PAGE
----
CRIME AND HUMAN NATURE
Literaturereview: Social Conflict theory
Thesocial conflict theories of crime suggest that crime emanates fromconflict and misunderstanding between different social classes. Thetheory developed by Karl Marx uses the Marxist ideologies of twodifferent social classes, notably capitalist and the working classbeing on conflict. The capitalist class comprises of people in thehigher positions of power who control the means of production andthus create laws to safeguard their interest which oppress theworking class (Andersen & Taylor, 2007). On the other hand, theworking class is frustrated and makes all sorts of attempts to amassresources and move to the capitalist class. Crime is a form ofexpression of competitiveness over meager resources or identityeither as a group or individually.
KarlMarx views on society are that the modern society is comprised twomajor social classes the haves and the have-nots. The haves compriseonly a few section of society but control majority of the wealthcreating resources while the have-nots are the majority of the peoplecompeting for few resources (Cole, Smith & DeJong 2013). Intoday’s American society, this can be likened to the big shots ofWall Street who control and sit in boards of major companies. Thesepeople also the “power elite” influence government and formulatelaws unfair to the working class (Cassel,& Bernstein 2013)Theworking class comprises of the relatively powerless and less wealthyindividuals who rely on selling their labor services for a wager tothe capitalist class in this case the large corporations. Karl Marxsuggested that it is the intentions of the capitalist class tosuppress the working class and consolidate their hold on resources toensure that the working class can only survive by serving them.Therefore, the capitalist are also competing amongst themselves toaccess the best and cheapest labor resources from the working class.In the same way, the working compete amongst themselves and againstthe capitalists (Hipp, Tita & Boggess 2009)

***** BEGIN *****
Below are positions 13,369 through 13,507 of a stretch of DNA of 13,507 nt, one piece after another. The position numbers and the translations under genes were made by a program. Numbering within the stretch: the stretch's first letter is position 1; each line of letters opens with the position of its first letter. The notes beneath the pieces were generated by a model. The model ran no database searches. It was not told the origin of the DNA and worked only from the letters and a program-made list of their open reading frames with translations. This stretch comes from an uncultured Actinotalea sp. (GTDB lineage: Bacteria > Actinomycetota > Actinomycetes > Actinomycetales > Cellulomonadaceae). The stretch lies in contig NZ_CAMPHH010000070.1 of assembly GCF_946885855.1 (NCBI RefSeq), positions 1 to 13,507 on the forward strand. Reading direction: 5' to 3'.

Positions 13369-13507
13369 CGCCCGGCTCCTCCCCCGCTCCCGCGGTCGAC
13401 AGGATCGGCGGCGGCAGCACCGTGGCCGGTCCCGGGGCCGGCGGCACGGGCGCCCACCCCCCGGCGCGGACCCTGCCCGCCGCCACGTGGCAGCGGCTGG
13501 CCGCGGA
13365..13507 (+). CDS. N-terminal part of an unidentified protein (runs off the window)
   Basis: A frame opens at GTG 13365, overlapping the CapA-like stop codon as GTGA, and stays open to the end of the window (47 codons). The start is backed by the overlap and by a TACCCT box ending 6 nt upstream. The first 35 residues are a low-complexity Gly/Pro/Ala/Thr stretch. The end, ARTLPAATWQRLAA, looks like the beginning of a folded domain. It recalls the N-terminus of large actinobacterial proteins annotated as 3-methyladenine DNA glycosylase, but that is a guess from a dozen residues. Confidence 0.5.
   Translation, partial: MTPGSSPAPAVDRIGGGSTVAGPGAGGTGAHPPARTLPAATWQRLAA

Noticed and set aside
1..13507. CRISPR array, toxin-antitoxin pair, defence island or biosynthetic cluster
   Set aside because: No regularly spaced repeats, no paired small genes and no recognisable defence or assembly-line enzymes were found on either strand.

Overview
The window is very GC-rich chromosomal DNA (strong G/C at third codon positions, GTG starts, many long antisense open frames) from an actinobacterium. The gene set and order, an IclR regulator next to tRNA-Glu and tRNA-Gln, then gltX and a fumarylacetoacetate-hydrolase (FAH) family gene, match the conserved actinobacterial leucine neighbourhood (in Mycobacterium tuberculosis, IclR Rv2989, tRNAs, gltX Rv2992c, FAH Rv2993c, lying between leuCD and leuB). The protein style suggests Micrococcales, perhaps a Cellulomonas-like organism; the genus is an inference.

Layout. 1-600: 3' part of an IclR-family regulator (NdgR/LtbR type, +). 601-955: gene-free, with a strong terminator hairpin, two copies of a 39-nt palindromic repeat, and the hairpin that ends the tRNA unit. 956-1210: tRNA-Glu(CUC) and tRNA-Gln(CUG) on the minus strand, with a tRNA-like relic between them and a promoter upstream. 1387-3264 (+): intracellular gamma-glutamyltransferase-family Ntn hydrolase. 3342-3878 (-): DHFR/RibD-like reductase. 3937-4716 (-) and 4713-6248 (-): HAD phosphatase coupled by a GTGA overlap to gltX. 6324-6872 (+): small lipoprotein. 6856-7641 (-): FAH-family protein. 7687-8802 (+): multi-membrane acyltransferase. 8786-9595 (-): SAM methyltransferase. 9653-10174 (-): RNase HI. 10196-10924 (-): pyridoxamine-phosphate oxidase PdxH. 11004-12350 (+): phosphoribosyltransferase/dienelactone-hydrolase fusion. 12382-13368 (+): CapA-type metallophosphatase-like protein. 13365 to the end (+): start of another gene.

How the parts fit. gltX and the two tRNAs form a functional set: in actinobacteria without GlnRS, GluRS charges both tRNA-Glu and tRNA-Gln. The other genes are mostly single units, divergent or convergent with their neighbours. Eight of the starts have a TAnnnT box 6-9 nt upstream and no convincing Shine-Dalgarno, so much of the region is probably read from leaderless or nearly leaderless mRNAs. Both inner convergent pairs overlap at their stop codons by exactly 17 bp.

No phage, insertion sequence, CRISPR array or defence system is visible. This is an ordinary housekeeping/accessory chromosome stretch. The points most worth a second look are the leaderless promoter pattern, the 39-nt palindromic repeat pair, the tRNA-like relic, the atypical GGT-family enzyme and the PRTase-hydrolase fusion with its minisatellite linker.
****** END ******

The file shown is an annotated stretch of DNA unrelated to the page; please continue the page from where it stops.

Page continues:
Socialconflict theory explains various types of crime. Inter class andintra class competition for meager resources explains various formsof crime. The fight for liberation and independence experienced inmany countries that were under colonial rule took the nature ofsocial conflict or inter class conflict. The conflict between thesetwo classes resulted in criminal behavior. The subjected rebelled andengaged in delinquency such as destroying property belonging to thecapitalists. The capitalists sought to control the working class bysuppressing them with tough working conditions and meager wages. Suchconditions perpetrate crime. This theory is used to explain racist orxenophobic related crime. This is because one class of people isadvantaged by the system and the other disadvantaged. This results incrime across the two classes. In short, it is clear that economic andfinancial reasons are the main issues of conflict between differentgroups that perpetrate criminal behavior (Stucky 2012).